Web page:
"While some of this wealth transfer will occur in liquid assets, much will come in the form of property," he maintained. "The choices baby boomers make in regards to how this wealth is spent will drive the direction of the U.S. economy over the next 20 years."

    "The opportunities will be there," he said.

    Bring On The Sensors

    With sensor technology becoming more powerful, portable, disposable, and pervasive, Dighe said mechanical contractors should expect the technology to be built into all mechanical systems in the future to enable self-diagnosis of system problems.

    "As a result, by 2015, the majority of mechanical systems servicing work will be scheduled preventive maintenance," he said. "There will be increasingly fewer unforeseen system problems or emergencies."

    By 2005, Dighe noted that Wal-Mart will require every product on its shelves to be equipped with radio frequency identification (RFID) tags. He said such technology could help manufacturers to move further towards a just-in-time production and delivery model.

    "By 2010, all parts and components used in mechanical systems will have integrated RFIDs, revolutionizing inventory management and the ordering process," he predicted.

    With sensors gathering billions of data on a daily basis, coordination and communication skills will become crucial, he added. The ability to determine which piece of information gets communicated to which system will be a highly sought after skill, he predicted. "By 2010, the specialty contractor who masters the skills of coordination and communications among sensor-enabled ‘smart' systems and people will be the first among equals of the specialty contractors," he maintained.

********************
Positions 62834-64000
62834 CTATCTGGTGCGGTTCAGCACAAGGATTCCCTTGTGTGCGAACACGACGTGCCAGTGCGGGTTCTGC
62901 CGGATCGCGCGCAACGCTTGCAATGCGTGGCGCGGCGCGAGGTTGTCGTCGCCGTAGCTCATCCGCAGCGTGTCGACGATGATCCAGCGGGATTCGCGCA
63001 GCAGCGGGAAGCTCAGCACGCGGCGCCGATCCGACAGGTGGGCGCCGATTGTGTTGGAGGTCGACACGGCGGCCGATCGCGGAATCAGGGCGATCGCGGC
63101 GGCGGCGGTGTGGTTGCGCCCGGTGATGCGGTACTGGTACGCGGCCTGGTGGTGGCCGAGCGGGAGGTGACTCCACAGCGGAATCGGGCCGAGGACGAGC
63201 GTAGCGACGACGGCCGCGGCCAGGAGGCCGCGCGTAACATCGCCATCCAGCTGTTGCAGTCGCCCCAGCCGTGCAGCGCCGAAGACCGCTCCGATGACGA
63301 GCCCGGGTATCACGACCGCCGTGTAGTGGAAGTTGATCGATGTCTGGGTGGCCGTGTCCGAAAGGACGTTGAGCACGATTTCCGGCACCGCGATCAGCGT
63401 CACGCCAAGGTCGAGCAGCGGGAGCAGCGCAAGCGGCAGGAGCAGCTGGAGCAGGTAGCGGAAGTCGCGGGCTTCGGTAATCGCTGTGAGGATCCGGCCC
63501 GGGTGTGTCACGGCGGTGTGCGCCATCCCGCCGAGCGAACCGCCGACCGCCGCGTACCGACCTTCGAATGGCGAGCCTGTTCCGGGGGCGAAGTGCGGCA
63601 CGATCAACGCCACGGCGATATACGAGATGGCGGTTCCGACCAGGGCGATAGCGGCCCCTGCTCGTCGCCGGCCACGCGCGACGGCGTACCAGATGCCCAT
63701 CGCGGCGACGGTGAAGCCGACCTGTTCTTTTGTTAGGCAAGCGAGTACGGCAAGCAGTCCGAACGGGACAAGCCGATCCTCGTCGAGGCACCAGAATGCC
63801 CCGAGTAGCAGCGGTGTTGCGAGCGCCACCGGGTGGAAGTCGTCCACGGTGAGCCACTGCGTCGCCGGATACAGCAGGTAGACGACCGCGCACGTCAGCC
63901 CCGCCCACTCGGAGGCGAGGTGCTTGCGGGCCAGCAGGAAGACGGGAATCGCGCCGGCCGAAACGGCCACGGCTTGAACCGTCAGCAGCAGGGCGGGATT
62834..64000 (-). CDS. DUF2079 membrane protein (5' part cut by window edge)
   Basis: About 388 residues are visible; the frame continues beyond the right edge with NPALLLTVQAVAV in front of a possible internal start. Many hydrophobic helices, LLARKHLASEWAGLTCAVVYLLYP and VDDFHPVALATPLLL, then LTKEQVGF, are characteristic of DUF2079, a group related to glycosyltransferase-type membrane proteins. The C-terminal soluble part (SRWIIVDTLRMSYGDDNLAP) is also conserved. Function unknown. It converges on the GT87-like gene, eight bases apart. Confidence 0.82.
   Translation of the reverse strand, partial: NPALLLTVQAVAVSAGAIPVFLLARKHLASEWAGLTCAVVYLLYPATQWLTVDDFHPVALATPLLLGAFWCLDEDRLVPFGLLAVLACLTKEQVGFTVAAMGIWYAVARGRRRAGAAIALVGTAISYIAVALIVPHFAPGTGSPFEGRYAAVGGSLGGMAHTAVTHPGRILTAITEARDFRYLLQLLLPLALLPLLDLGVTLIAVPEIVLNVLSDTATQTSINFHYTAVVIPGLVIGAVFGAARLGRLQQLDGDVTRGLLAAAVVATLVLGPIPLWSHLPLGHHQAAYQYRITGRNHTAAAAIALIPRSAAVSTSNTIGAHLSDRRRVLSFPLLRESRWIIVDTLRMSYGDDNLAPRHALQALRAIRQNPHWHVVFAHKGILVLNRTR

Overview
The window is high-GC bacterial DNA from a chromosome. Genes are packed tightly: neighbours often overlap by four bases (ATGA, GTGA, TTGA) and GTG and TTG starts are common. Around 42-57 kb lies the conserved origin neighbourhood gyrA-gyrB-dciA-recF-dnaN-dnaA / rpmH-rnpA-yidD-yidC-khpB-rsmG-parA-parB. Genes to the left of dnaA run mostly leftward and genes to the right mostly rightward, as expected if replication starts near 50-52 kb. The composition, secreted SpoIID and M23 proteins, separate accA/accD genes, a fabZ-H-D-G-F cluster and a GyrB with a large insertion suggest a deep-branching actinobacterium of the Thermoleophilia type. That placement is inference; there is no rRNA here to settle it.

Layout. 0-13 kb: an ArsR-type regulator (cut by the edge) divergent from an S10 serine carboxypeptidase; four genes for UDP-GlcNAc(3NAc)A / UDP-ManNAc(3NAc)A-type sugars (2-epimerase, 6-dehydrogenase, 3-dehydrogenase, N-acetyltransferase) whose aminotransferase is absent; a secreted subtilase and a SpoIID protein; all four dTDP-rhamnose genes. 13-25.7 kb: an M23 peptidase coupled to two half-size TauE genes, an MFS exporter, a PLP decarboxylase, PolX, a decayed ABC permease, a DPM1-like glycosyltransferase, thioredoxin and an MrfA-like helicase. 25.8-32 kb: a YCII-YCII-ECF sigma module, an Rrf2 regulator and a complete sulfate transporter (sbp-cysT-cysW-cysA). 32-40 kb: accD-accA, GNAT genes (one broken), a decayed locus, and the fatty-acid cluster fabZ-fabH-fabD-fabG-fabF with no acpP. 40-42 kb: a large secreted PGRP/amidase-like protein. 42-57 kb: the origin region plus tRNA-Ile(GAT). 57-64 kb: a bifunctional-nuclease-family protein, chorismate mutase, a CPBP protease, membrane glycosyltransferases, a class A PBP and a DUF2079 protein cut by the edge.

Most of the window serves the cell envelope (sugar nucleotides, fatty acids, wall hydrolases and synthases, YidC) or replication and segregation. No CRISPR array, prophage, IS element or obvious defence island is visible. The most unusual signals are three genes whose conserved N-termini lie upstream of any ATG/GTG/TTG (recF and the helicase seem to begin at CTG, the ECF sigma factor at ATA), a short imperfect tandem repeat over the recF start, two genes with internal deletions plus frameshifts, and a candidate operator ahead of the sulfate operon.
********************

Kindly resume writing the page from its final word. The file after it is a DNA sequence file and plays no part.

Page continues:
Robot Technicians?

    Last, but not least, expect breakthroughs in materials sciences - including nanotechnology, synthetics, alloys, and plastics - to create a whole new suite of lighter, stronger construction materials. As a result, materials used in all phases of construction by 2020 will be significantly different than those used today, predicted Dighe.

    "The first thing built on every jobsite could be a materials factory that will produce some or all of the materials needed for that particular job," he said.

    There may be a downside to this new technology, especially for the service technician, he warned. "Smart" materials that combine nanotechnology and sensing "nanorobots" could create "self-healing materials and systems" by 2015, said Dighe.

    "The service contractor's technician of the future could be a microscopic, versatile robot that can continually monitor and repair systems and materials," he said.

    Journey Into Tomorrow

    Wrapping up his discussion, Dighe noted that his report is intended to provide those employed in the mechanical contracting and services industries guidance for making decisions about how to best pursue the myriad opportunities before them.

    "This report is intended to be the beginning of our journey into tomorrow," he said. "On this journey lie many golden opportunities, as well as several critical challenges. This study begins to create a roadmap for the future of the mechanical contracting industry.

    "However, the nature and destination of that journey will be greatly influenced by the attitude and preparation with which mechanical contractors confront the question, ‘What kind of industry do we want to create for the year 2020?'"

    Publication date: 05/03/2004